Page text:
|Apr-30-04|| ||Erwin: great game
nice to see people playing tactical game against computer and won great game
|Jan-31-09|| ||Gilmoy: I remember subscribing to the old rec.games.chess newsgroup fresh out of college in 1988, back home on an archaic (even in 1988 :) 2400-baud modem, just as Mike Valvo was starting this 2-game match vs. Deep Thought (which he swept).|
The cool part was that he was free to post his game analysis, ideas, and plans every day in r.g.c. I thought it was eerie how he'd discuss lines 4-5 moves in advance, and then Deep Thought would follow them like clockwork over the next week. He mentioned many times during the opening that he was counting on it being too deep a line for Deep Thought's horizon. He gave us all a week's notice for <19.Qd4 Qxd4>, and later he was cackling for days before <30..Bb7 31..Ba8!!> with zugzwang.
Deep Thought saw every tactic just in time to avoid blundering, but couldn't see that the line gives Black sufficient piece activity for compensation, with threats of a midgame zugzwang. According to Jeshonnek in http://www.correspondencechess.com/..., this game through <12.Nxb5 Qa5+> followed Lev Alburt vs. Mike Valvo, Philadelphia World Open 1988, 24 moves, 0-1 (not in database), so Valvo had some home prep for this line.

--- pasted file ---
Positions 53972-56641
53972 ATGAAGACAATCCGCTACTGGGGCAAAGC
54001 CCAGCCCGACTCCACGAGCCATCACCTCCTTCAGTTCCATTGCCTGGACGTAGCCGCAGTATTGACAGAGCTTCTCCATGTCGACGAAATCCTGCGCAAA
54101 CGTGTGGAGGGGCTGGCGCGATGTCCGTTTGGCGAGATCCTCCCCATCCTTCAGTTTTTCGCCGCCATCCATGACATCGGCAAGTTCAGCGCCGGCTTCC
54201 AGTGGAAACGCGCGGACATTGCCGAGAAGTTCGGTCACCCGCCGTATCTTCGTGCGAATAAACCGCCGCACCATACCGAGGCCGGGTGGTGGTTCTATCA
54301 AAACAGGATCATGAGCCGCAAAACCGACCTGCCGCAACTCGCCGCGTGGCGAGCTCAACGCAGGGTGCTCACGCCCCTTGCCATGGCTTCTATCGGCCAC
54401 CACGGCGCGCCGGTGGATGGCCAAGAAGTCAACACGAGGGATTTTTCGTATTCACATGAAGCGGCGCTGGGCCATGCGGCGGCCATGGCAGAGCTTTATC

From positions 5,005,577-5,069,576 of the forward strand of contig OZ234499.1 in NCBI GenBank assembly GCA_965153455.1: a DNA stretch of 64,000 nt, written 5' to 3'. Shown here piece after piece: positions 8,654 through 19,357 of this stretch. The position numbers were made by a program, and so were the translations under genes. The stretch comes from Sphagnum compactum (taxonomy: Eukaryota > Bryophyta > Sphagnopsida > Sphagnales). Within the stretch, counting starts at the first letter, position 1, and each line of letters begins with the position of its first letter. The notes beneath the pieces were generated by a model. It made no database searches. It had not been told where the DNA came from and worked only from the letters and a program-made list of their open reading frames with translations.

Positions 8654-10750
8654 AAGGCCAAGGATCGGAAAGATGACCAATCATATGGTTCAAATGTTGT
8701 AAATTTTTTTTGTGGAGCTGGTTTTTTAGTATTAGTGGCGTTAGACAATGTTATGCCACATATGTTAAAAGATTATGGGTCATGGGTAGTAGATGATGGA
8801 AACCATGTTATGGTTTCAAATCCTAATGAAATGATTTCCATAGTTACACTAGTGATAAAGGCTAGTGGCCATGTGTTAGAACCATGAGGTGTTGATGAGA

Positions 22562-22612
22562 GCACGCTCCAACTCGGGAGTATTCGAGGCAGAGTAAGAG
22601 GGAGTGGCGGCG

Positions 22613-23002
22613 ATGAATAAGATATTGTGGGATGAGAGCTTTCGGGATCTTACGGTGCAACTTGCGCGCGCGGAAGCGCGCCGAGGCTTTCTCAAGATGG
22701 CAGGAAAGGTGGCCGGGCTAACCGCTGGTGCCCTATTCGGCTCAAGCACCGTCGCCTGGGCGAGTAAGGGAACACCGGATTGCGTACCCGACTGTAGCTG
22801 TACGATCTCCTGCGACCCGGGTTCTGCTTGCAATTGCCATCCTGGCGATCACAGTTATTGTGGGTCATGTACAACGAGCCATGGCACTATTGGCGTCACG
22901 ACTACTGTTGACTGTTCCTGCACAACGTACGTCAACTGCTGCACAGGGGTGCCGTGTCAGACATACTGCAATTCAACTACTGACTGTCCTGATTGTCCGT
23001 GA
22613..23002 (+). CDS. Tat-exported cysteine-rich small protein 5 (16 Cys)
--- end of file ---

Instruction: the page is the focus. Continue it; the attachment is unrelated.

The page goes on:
IM Valvo departed the board in 2004, of a heart attack. I didn't know that until I snooped around while writing this.
|Jan-31-09|| ||Karpova: <this game through <12.Nxb5 Qa5+> followed Lev Alburt vs. Mike Valvo, Philadelphia World Open 1988, 24 moves, 0-1 (not in database), so Valvo had some home prep for this line.>|
No, that's the game:
[Event "World Open"]
[Site "Philadelphia, PA USA"]
[White "Valvo, Michael Joseph"]
[Black "Alburt, Lev"]
1.e4 Nf6 2.e5 Nd5 3.d4 d6 4.c4 Nb6 5.f4 dxe5 6.fxe5 Nc6 7.Be3 Bf5 8.Nc3 e6 9.Nf3 Bg4 10.Be2 Bxf3 11.gxf3 Qh4+ 12.Bf2 Qf4 13.Qc1 Qxc1+ 14.Rxc1 O-O-O 15.Rd1 g6 16.a3 Bh6 17.b4 Rd7 18.Ne4 Rhd8 19.c5 Nd5 20.b5 Nce7 21.c6 bxc6 22.bxc6 Nxc6 23.Bb5 Nde7 24.Ba6+ 1-0